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Thursday, May 21, 2015

Theories and Principles of Indian Temple Construction


Before we go any further, it will be worthwhile to examine the principles that guided the Hindu Temple architect and mason. How was there a proliferation of high-quality work in throughout the country? Was it a spontaneous expression of creative energy or were there some basic rules to follow, some essential unity underlying the apparent diversity?
We shall examine briefly the social, religious, metaphysical and material factors that led to the production of Indian temples.
Supremacy of the Brahmins
Since the decline of the Gupta dynasty to the age of the Mughals, there was no central political authority through most of India. This political vacuum was filled by the priestly class, who gradually assumed power as the sole arbiters of almost every aspect of life - birth, death, puberty, marriage, business and personal. All these 'favors', of course, had a price and those on whose behalf they 'generously' interceded with the gods would pay the priests by cash or in kind.
Obviously the serious business of construction was too important to be overlooked either. While the basic concepts of construction and decoration had already been evolved, it was the Brahmins who began erecting a complex edifice of rules and layouts for different classes of building. These were purposely couched in hideously complicated mumbo-jumbo - the better to be well beyond the ken of the common man or even an ordinary craftsman. A lifetime was required to study the rules and more, if possible.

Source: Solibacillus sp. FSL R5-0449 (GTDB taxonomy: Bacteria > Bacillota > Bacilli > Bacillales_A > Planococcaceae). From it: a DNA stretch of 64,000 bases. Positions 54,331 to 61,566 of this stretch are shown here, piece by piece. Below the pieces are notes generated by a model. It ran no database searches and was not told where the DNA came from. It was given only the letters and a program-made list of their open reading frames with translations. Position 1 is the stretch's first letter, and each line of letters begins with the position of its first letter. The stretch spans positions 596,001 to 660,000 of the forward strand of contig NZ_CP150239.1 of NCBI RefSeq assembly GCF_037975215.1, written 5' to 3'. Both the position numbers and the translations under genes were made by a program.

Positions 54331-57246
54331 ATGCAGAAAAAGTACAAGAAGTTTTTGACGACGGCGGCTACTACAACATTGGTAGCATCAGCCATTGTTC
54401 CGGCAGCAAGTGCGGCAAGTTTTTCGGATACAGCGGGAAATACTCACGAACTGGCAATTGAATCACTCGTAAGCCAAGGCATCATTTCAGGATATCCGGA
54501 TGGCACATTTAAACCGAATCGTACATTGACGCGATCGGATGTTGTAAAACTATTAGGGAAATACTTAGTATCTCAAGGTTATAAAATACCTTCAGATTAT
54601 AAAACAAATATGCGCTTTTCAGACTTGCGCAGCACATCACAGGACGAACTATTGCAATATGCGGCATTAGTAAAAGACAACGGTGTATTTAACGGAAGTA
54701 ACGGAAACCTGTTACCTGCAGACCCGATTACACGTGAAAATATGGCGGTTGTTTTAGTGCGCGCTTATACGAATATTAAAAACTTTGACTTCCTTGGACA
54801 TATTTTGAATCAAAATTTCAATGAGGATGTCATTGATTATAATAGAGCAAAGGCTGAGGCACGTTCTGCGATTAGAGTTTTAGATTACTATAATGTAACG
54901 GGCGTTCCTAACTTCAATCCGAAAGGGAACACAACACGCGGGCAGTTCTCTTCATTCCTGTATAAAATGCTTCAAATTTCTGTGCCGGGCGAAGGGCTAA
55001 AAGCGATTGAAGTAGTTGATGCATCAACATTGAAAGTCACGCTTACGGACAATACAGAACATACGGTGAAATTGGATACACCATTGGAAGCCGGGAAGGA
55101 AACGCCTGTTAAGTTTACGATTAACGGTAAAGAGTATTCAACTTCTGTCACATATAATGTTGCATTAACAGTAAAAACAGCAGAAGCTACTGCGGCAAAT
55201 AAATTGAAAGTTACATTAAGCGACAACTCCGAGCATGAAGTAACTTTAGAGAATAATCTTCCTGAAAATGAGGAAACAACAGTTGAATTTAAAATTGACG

These rules sometimes assumed ridiculous dimensions. The most basic acts of building were no longer to be based on technical considerations but rather on mythological ones. Thus the Vastushastra was sometimes more of a hindrance than a help to the craftsmen.
It is in this situation that the genius of the Indian Craftsman came to the fore. In a situation that could easily have been stifling, the mason and stonecutters came forth and created beauty simply by the plasticity of their sculpture and the sheer brute force of their forms. A large part of this was due to the institution of Senis or guilds, about which a brief mention has been made in a previous article.
Senis - Protectors of Heritage
As early as the 7th century B.C., Indian craftsmen had organized themselves into guilds, the better to protect their special knowledge, and to gain for themselves better working conditions, and finally to ensure a minimum standard of quality of workmanship.
In the senis, heredity was the route by which traditional knowledge was passed on through the generations. As soon as a boy was old enough to hold tools, he was set to work on a rough block of stone and so commenced his long apprenticeship. This was the father's sole gift and heirloom to his sons who in turn ensured that his name and style would live on.